Given director Rob Reiner’s recent output, not to mention a cringe-inducing poster of Morgan Freeman gazing beatifically up at the heavens, we’d be forgiven for thinking that the former Marty DiBergi’s latest feature would be more mawkish than magical. Make no mistake, the treacle is prevalent in this oh-so-uplifting tale of wheelchair-bound Western-adventure novelist Monte Wildhorn (Morgan Freeman) and the redemptive summer he spends in the eponymous community. Offenses first: Marc Shaiman’s score is more sugary than an IHOP pancake topping. A subplot involving a slow-witted neighbor boy is pure sentimental upchuck. And the bottom-of-the-barrel running gag involving a dog licking its own testicles to our protagonist’s continuing befuddlement? Let’s just say it leaves a lingering bad taste.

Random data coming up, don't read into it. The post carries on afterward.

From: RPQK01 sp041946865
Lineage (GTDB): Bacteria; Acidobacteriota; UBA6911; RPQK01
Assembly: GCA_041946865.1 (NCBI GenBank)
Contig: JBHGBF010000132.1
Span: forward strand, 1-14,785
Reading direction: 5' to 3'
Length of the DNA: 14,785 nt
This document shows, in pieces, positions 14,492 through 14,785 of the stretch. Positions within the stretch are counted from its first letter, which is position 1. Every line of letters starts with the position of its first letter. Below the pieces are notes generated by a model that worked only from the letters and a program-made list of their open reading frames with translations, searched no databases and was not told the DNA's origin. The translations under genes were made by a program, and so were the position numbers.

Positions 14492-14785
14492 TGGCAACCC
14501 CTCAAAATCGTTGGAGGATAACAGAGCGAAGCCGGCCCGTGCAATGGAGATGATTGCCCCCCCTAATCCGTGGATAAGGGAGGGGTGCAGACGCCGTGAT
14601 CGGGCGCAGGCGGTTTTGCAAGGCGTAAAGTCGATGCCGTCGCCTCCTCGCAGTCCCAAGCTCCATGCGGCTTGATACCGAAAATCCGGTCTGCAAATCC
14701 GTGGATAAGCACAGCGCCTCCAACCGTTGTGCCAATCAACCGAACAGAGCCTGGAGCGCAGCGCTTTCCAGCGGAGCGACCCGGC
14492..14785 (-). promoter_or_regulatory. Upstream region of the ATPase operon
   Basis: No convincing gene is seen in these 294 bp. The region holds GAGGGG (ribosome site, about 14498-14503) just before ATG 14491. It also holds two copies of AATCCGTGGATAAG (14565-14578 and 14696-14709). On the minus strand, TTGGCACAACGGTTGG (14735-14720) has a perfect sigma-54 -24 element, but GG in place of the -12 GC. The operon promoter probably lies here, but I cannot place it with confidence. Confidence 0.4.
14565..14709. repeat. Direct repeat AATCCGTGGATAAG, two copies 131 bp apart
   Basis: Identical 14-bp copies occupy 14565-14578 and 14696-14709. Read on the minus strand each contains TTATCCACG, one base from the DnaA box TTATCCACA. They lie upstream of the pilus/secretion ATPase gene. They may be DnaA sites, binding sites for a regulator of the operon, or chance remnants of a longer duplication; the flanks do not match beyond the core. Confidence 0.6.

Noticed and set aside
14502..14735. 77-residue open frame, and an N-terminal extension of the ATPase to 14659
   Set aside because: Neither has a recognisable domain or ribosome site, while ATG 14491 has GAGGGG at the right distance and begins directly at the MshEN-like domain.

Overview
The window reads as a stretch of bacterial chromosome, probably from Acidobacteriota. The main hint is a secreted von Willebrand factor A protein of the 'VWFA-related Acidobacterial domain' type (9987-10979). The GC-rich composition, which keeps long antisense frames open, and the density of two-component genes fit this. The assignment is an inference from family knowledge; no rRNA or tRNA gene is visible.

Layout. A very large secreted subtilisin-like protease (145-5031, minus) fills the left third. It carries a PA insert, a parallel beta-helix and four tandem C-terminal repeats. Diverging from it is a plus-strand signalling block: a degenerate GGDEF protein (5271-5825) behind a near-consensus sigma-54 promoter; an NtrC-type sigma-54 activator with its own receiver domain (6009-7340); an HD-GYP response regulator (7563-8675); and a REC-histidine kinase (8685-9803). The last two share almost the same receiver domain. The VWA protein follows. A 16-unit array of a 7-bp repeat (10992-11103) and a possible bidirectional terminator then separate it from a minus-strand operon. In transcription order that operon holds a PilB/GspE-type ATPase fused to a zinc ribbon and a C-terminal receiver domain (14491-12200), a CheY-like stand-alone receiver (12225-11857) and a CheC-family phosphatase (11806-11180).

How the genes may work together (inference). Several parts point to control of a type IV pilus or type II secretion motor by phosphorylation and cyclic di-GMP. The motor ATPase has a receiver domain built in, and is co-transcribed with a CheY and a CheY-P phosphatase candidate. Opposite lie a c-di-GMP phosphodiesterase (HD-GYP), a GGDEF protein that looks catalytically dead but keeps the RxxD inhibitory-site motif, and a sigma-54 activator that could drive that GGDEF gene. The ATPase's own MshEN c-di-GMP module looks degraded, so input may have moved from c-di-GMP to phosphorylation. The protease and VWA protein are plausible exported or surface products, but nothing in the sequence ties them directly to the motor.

Now to the virtues—above all, every scene between Freeman and the luminous Virginia Madsen as divorcée and mother of three Charlotte O’Neil, whose attraction to her prickly next-door neighbor slowly, subtly intensifies as the season wanes. These two performers bring out the best in each other (especially during a dreamy, moving sequence in which the duo waltzes lakeside by moonlight), and Reiner, to his credit, shapes most of the film around their bewitchingly natural rhythm and rapport. Though the story’s wrapped-with-a-bow finale is never in doubt—ol’ Meathead remains a populist, pandering Hollywood man through and through—Belle Isle still manages to cast enough of an enchanting spell.
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